Wednesday, January 23, 2008

Tony Kevin warns, 'Howard mandarins capturing Labor ministers'

As an erstwhile member of the PM's task force on 'illegal' migration, I am acutely aware of the role of DIMIA and AFP executives in the development and prosecution of border control strategies. Covert operations to stymie people-smuggling have been core business for these agencies under Howard. Senior bureaucrats from these and other agencies progressed their careers effectively by serving up the policy paradigm, legal underpinnings, operational framework (with resources) and spin doctoring to keep the show on the road. Of course it was all (and no doubt continues to be ) justified under the banner of 'national security' and 'realpolitik', but my minimal role in the exercise still gives me the horrors.

Tony Kevin is a reliable commentator on such matters. In an article on the Eureka Street website, he writes that "Worrying questions are re-emerging over Australia's people-smuggling disruption program in Indonesia...How long before another mysterious life-threatening refugee boat incident happens in Australia's northern maritime approaches? Is this what the new ethical Rudd Labor Government wants to see happen on its watch? I don't think so.

Time, surely, for the full-powers judicial inquiry into people-smuggling disruption, that Faulkner and the opposition-controlled Senate advocated in 2002 and 2003. Kevin Rudd has the power to set up this enquiry tomorrow. He should seriously consider doing so."

Amen! I believe such an enquiry is essential and should also include an investigation of the inner workings of the Pacific Solution.

Thursday, January 17, 2008

HREOC releases annual report on immigration detention

Last week the Human Rights and Equal Opportunity Commission (HREOC) released its annual inspection report, The Summary of Observations following the Inspection of Mainland Immigration Detention Facilities 2007. The purpose of the report was to monitor conditions of immigration detention to ensure Australia's compliance with internationally-recognised human rights obligations.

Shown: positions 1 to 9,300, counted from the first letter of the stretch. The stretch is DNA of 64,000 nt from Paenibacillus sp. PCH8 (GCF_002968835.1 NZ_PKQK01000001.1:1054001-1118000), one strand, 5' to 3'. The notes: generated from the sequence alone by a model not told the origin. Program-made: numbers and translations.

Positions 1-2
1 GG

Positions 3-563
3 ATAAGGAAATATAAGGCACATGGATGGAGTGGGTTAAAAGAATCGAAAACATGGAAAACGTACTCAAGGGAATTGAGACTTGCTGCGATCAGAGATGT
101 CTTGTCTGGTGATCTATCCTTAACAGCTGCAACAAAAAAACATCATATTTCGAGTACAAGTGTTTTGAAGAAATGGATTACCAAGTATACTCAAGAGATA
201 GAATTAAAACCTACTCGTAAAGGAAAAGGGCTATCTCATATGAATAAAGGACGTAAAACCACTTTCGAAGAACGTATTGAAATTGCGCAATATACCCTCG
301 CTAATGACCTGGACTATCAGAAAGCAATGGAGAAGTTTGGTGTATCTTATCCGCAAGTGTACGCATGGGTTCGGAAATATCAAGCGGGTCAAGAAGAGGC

The Human Rights Commission's Graeme Innes visited Immigration Detention Centres (IDC), Immigration Residential Housing units (IRH) as well as the new Brisbane Immigration Transit Accommodation between August and November 2007. These visits involved an inspection of the facilities and interviews with management staff, health, educational and kitchen staff as well as meetings and lunch with detainees. HREOC also visited 6 detainees who were or had been in community detention. Whilst some improvements have been made, especially by the Northern Immigration Detention Centre in Darwin, HREOC once again reiterated a number of its recommendations from the previous year's report.

Recent events at Villawood confirm the urgency for a review of the mandatory detention policy and closure of all detention facilities. We must stop treating asylum seekers like criminals.

Saturday, January 12, 2008

Its not cricket, its 'monkey business'!

Sport has'nt figured on this blog before. However, the current imbroglio around the term 'monkey' and the relative merits of the arguments put by commentators and supporters of the Australian and Indian cricket teams has got my goat. A cursory trawl through Yahoo blogs yesterday revealed some Indian bloggers are lambasting Australians as being dysfunctional bullies with criminal tendencies. Whilst this would be a fair description of many of my fellow citizens, it misses the point. I have heard several Indian commentators proffer the jingoistic line that the racial slur on the Indian nation is the core issue. I beg to differ.

I have sent the following letter to Fairfax outlets:

"Racism is a problem everywhere, including Australia and India. When I was a Doctoral student in Mumbai during the late 70s and early 80s my African and Fijian student friends copped racial taunting, much like that directed at Symonds. Colour consciousness is deeply embedded in the Indian psyche, with light skinned favoured over dark.

Cricket lovers everywhere must get off the collective grass and face up to the fact that racism is a universal blight, no less an issue in Mumbai than it is in Perth. By the way, given the nature of the taunts, I am sure the source of the abuse directed at South African players in Perth during their last tour here were individuals who felt more comfortable with South Africa under apartheid.

A proactive approach by international sporting bodies to the application of human rights and anti-discrimination principles will minimize the toxic effects of racism and of jingoistic hypocrisy over the relative superiority of the attitudes of different cultures. It is time to lance the racist boil by acknowledging our universal ascent from simian primates, by celebrating our common ancestry and reveling in our cultural differences."

The failure by many commentators on both sides of the divide to grasp that a 'zero tolerance' approach to racism is essential is dissappointing. Some of our more celebrated commentators in Australia have climbed on the "its ok" bandwagon with suggestions that, as Symonds does look like a monkey he can expect to be called as such. All I hope is that the conveyor of that opinion has the guts to say it to Symonds' face, or, at the very least, acknowledge his lack of judgement and hang his head in shame.

Wrong, wrong, wrong.